Other regulars on Geithner's schedule: Ben Bernanke; the Kissinger clan, with whom Geithner seemed to be endlessly dining in 2007 and 2008; former New York Fed Chief and Goldman Sachs managing director Gerald Corrigan and Pete Peterson, the Blackstone Group co-founder who recruited Geithner to the position; the usual suspects from Citigroup, which tried to poach Geithner from his spot in 2007; Josh Steiner, the business partner of embattled car czar Steve Rattner; a hairstylist (or salon?) named Felix and real estate magnate Jerry Speyer of the Tishman-Speyer property behemoth, who chairs the board of the New York Fed. Speyer shows up 20 times on the schedule -- most likely in part because of the massive Fannie and Freddie-backed deal Tishman and Lehman Brothers inked in 2007 to buy the Archstone-Smith luxury apartment portfolio -- one of the deals that would later lead to Lehman's demise.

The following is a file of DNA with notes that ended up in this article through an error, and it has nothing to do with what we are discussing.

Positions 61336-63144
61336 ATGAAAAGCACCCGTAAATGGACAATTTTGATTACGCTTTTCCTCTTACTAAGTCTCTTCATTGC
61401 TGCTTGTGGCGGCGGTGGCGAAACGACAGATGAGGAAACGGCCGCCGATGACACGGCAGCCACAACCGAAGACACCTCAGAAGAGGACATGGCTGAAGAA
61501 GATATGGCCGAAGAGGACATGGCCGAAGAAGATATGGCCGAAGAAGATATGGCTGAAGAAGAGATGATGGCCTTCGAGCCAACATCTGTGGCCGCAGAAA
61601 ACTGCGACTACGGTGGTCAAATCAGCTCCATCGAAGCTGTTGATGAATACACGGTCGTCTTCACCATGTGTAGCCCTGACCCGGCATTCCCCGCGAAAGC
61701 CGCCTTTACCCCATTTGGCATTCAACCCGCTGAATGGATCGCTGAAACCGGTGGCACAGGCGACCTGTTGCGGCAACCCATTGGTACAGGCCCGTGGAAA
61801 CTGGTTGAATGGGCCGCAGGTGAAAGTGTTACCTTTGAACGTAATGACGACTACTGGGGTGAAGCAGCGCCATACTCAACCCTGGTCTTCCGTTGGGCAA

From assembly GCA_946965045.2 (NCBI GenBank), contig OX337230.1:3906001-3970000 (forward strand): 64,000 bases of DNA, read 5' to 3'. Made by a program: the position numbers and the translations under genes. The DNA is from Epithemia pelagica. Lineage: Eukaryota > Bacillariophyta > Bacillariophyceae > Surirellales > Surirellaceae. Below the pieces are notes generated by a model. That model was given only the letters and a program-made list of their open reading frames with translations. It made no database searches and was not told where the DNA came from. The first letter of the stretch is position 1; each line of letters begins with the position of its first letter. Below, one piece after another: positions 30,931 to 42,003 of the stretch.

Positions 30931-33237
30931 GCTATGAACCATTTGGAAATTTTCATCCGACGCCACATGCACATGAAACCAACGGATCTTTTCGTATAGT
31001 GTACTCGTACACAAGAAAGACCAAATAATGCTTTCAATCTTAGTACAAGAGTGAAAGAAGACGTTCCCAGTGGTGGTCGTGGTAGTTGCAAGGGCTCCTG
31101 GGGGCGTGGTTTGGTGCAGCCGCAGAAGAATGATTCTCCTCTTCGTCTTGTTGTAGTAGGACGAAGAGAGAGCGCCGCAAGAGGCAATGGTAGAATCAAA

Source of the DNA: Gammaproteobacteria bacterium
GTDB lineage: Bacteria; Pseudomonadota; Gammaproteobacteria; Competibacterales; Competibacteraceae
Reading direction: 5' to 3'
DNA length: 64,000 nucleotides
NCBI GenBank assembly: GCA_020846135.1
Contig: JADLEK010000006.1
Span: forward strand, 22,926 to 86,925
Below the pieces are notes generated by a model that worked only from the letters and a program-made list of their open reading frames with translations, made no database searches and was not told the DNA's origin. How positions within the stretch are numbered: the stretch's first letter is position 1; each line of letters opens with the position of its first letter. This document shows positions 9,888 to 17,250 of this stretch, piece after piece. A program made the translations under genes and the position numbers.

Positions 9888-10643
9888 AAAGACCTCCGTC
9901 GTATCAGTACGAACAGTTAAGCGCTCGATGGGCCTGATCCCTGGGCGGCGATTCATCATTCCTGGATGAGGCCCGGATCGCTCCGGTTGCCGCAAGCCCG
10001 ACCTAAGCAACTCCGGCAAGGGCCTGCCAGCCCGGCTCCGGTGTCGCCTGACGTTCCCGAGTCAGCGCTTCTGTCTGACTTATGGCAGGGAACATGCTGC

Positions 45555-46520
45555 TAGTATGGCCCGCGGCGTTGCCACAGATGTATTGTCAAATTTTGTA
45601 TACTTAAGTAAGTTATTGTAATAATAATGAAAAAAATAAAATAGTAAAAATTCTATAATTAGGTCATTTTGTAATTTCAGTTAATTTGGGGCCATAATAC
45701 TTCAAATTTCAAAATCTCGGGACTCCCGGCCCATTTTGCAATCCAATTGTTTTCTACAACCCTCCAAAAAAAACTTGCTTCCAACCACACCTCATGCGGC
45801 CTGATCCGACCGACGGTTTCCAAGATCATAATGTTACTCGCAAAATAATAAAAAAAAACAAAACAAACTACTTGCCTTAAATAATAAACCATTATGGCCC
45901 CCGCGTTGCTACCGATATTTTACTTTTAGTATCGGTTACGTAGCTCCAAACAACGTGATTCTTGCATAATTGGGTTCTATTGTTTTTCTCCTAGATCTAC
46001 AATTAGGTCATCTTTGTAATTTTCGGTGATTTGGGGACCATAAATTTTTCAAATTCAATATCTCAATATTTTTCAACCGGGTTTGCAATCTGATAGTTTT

Perhaps equally telling is who doesn't show up on Geithner's schedule. His predecessor in the post, Bill McDonough, only seems to have met with him twice; same goes for Sheila Bair, the FDIC chairman Geithner is said to dislike, who doesn't make an appearance until October. Former Fed chairmen Alan Greenspan and Paul Volcker and former Treasury secretaries Larry Summers and Bob Rubin show up, of course, as does Paulson's predecessor John Snow, who represents the hedge fund and Chrysler parent company Cerberus -- but Paul O'Neill, who served during the accounting scandals that foreshadowed the current disaster and is perhaps the most intellectually honest man to hold the post in the past few decades, never does. O'Neill, of course, was unceremoniously sacked by an administration that eventually came to see him as a PR liability. He probably has a few words of counsel for Tim Geithner right now.